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Based on the Scripture readings:
2 Corinthians 5

2012 June 10
Village Day in Newton Highlands
The Rev. Dr. Kenneth F. Baily, Senior Pastor

Speaking of God

Saint Paul, the first Saint Paul, loved the church, and he loved God. Scholars say that he wrote five letters to Corinth, and we have parts of three of them collapsed into two books, and today I'm going to focus on just one word there, written around the year 55.  It is a word that Paul used 51 times all together, but that's enough for numbers.

Before I tell you Paul's word -- this fifty-one times used word -- I want to say a word about being here today. I am thrilled to be here. Because, frankly, I couldn't preach this sermon that I have in my own parish. I couldn't preach it because of one word that I'm going to use in my sermon, not the word that Paul used. I couldn't say what I intend to say just two blocks from here, and as far as I can tell there is no one present from my "other" beloved church, so I am delighted to be among friends who I hope will allow me to tell a story, say a word, and keep this stuff between ourselves and not let it out beyond these walls. I'll take your word that you'll protect mine, and I know that the priest penitent deal that I have with Gretchen means that she'll never tell, so let me tell you what's on my mind.

It all begins with a story. It's a story of a viral word that I heard after my computer got a virus so that my hard drive melted down a week ago last Thursday. This is my not-yet-one-year-old computer, which shall remain nameless, even as I affirm that I like it very, very much. It's a great computer. But it died just minutes after I completed writing a memorial service that Thursday night, and its only hope of rising again lay in a repair shop in Chestnut Hill, so that's where I went Monday morning with an appointment.

My appointment was at 10 AM, so I showed up at 9:55, and I was greeted by a staff person who acknowledged that I showed up when I was supposed to show up and he looked at me and he said, "Awesome." And I thought, not really. I came when I said I would. That's normal. Anyway I was then shown to the Genius Bar where I described what had happened when my computer left this vale of tears, and the genius behind the bar listened to my description and he said, "Awesome." And I thought, not really, it was just narrative English and a presentation of the facts. While the genius explored my device it came to be clear that I needed an upgrade on my warranty, which I requested, Back to topand when another staff person came to address that, she asked how I was going to pay, and I handed her my Visa card, she took it, and she said, (we can say this together) "Awesome."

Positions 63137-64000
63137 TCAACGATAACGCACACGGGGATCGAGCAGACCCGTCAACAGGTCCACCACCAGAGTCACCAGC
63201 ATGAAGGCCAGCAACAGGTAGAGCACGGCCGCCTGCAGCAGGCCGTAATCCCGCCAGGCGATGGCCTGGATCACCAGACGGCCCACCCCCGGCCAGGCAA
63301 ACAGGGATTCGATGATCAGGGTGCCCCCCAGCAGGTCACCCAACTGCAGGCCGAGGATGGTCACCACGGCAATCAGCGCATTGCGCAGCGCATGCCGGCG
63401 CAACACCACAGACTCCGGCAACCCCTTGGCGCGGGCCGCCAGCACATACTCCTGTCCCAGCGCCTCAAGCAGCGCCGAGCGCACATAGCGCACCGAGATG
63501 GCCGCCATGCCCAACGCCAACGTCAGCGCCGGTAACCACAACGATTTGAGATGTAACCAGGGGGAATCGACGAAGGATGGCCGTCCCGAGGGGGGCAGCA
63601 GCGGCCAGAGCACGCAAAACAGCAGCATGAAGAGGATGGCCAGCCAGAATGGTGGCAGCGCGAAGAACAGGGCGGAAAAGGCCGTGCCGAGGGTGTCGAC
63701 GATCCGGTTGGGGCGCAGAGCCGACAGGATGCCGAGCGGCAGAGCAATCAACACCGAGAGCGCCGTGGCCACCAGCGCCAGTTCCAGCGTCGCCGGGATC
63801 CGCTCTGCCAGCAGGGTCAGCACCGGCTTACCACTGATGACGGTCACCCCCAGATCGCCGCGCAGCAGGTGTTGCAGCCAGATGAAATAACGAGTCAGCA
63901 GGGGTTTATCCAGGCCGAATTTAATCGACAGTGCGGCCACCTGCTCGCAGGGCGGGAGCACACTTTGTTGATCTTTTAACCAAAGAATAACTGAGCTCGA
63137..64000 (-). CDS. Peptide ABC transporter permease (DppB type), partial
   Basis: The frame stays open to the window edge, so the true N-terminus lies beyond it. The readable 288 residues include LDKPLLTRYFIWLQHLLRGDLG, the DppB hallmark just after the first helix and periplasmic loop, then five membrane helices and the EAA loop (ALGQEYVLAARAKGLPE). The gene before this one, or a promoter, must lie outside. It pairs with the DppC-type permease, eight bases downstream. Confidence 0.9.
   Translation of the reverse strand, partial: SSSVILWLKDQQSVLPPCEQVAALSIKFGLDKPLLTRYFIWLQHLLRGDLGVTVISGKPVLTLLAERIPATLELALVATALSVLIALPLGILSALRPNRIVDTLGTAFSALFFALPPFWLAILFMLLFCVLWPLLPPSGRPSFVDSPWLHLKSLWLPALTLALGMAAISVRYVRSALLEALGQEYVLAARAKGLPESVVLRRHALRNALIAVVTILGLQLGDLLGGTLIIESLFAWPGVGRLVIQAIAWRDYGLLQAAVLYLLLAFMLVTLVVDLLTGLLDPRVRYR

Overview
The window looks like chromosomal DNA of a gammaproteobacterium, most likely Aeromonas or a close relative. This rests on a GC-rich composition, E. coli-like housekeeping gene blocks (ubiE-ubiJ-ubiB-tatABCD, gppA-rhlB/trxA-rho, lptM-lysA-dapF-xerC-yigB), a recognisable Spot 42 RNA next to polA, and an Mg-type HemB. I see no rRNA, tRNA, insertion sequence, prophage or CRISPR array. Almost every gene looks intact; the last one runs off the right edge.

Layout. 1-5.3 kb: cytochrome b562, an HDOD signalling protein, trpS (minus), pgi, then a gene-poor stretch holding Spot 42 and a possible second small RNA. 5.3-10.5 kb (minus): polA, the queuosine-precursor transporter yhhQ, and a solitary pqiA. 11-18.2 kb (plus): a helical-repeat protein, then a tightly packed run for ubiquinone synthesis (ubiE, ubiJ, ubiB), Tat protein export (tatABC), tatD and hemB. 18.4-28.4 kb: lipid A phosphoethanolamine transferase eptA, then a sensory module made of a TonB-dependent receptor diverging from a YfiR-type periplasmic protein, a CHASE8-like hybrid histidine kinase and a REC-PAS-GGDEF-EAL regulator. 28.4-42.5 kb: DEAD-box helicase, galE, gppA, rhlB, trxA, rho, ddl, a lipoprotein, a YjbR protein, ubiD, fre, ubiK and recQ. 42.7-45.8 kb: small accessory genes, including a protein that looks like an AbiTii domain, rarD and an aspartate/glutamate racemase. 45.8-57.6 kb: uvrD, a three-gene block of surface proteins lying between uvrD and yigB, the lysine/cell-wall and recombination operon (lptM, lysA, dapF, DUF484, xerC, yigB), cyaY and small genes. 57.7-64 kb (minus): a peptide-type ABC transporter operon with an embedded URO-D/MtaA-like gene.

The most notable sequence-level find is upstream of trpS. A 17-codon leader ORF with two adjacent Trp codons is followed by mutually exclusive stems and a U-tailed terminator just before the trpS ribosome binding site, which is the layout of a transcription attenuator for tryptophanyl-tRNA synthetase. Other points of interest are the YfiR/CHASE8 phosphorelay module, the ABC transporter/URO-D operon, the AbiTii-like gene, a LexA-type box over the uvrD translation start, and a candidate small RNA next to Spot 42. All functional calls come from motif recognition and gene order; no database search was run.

Now, here's my multi-layered quandary. There is a woman at my parish whom I love, a leader, and indeed a cradle Episcopalian, who says "awesome" a lot. Maybe more than one person does that at my church. They mean well by it. Yet I didn't want these folks to hear this sermon and think that I was troubled with them. I'm not. But this much is true: showing up on time is not awesome, describing a technical fact is not awesome, and paying with a Visa, while it may be priceless, is not awesome. Unless we've neglected to check just what this word means. Or become so deadened to the promise, the possibility, and the power of the truly awesome that we start mistaking the mundane for the miraculous, and let me defend my case.

God is awesome. The word that Paul uses is "glorious," fifty-one times. And Paul's Greek word, doxa, means that God is splendid, excellent, majestic, elegant, brilliant, angelic, and preeminent. God is transcendent. God is sunrise and starlight united, symphony orchestra, string quartet, Hook and Hastings organ, woodwind section, Mezzo Soprano, bluegrass festival, Miles Davis and Adele, but even better, simultaneously. God is, according to Isaiah, Holy, Holy, Holy, and according to Martin Buber "Thou" with a capital T, "More" with a capital M for Marcus Borg, and to Rudolph Otto, mysterium tremendum, with an emphasis on transforming tremendousness. God is awesome. My computer is not. And, forgive me, I am not, either.

And when I start to compare the character of my amazing, impressive, helpful, really, really great computer - and it is all that - with what is truly awesome, I risk entering a realm of confusion, disappointment, and lost Christian passion, faith, and mission. It's OK with me if God is awesome, and I am just perfectly fine.

You probably know this perfectly well. The church in Corinth long ago was situated in a relatively new city. Corinth has been destroyed by Rome and then rebuilt, and it fancied itself the Hub of the Universe, almost, which is to say it was at a land bridge with great commercial harbors on two sides and outstanding educational offerings. It included the Upper Crust at least in the ancient world: smart, capable, monied people who almost certainly numbered about 120. That bears clarification: the city had roughly 30,000 inhabitants in those days, and there were about 120 members of the First Parish of Corinth. And even at that small size they had troubles getting along, broke into cliques, and forgot the mission of their Messiah. They thought that they were the measure of all things. Go figure. So what did Paul do? He reminded them of the basics. God is alive. Jesus is God's resurrected Messiah. Back to topOur call is to community and the covenant of service and love as well as the core of faith.